Composted Manure

Keeping livestock means making manure.  It’s one of Rus’ favorite lines:  “Jennifer makes it and I move it.” The outputs from 2 horses, 10-20 goats (depending on the season) and 40 chickens, along with their bedding and wasted hay, create a sizeable quantity of rich, composted manure each spring and fall.

With the help of an Agricultural Environmental Enhancement Program grant from the MA Department of Ag Resources, and NRCS we have built a Manure Composting Facility to enable more efficient and consistent composting of our animal and hay waste through a 3-bay revolving system. By covering the bays, we’ll save valuable nutrients from leaching out in the rain and keep the piles hot and wet enough for fast composting, and more importantly protect our pond and neighboring waterways from waste outputs that are harmful to water.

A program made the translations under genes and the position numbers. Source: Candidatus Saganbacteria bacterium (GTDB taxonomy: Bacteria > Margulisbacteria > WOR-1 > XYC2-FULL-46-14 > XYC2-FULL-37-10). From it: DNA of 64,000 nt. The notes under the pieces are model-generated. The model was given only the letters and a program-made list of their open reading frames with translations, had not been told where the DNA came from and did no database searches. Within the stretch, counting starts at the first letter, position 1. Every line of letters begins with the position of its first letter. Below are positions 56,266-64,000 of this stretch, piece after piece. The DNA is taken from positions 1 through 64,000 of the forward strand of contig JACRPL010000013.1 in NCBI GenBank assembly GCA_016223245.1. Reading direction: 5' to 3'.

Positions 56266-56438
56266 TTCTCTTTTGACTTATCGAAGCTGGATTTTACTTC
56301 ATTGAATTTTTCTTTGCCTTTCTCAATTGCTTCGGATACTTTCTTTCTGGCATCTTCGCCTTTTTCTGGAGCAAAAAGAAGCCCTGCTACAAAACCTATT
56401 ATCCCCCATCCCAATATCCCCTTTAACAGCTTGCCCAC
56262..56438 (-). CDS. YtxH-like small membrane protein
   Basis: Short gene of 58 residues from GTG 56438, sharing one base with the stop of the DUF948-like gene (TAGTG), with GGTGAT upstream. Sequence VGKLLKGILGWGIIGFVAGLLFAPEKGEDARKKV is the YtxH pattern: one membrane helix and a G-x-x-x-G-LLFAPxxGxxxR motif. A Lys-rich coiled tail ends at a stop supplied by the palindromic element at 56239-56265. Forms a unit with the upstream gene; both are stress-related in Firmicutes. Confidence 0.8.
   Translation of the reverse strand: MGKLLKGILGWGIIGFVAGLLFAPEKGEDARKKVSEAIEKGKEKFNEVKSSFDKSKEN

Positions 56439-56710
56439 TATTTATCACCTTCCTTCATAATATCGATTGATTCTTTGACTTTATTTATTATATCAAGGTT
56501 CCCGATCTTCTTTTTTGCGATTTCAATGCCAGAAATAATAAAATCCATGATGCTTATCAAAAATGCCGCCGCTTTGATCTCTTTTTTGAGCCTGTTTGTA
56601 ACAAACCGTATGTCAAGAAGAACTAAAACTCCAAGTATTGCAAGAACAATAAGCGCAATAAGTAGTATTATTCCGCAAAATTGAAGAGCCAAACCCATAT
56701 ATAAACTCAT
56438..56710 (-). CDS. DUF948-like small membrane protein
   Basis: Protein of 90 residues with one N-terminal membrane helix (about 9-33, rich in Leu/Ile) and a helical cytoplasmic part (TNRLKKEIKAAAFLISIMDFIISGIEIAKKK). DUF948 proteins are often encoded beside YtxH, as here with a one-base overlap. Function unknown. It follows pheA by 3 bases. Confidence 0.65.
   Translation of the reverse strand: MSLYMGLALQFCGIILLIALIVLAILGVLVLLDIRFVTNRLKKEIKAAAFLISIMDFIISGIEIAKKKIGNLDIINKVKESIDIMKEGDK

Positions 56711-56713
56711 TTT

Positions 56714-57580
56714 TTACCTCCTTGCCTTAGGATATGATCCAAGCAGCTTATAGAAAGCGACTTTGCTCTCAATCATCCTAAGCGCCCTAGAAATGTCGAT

manure steaming

Composting is fast and fascinating! A deep pile reaches 125 degrees in subzero weather, and needs to maintain 140 degrees for 30 days to kill off seed heads and any bad bacterial. You can always count on warm feet if you’re forking the pile back from the dump off point!

It’s beneficial to add compost to your vegetable or flower gardens before the growing season and again before winter, and we’ll be timing rotations to match the seasons.

Since goats are ruminants and the horses spend most of the year living outside (therefore not contributing to the manure pile), most of our compost will be weed-seed-free and ideal for garden use.  We call it “black gold”.

We can load a pickup with the tractor if arrangements are made ahead or bucket/bag pickup options are available as well.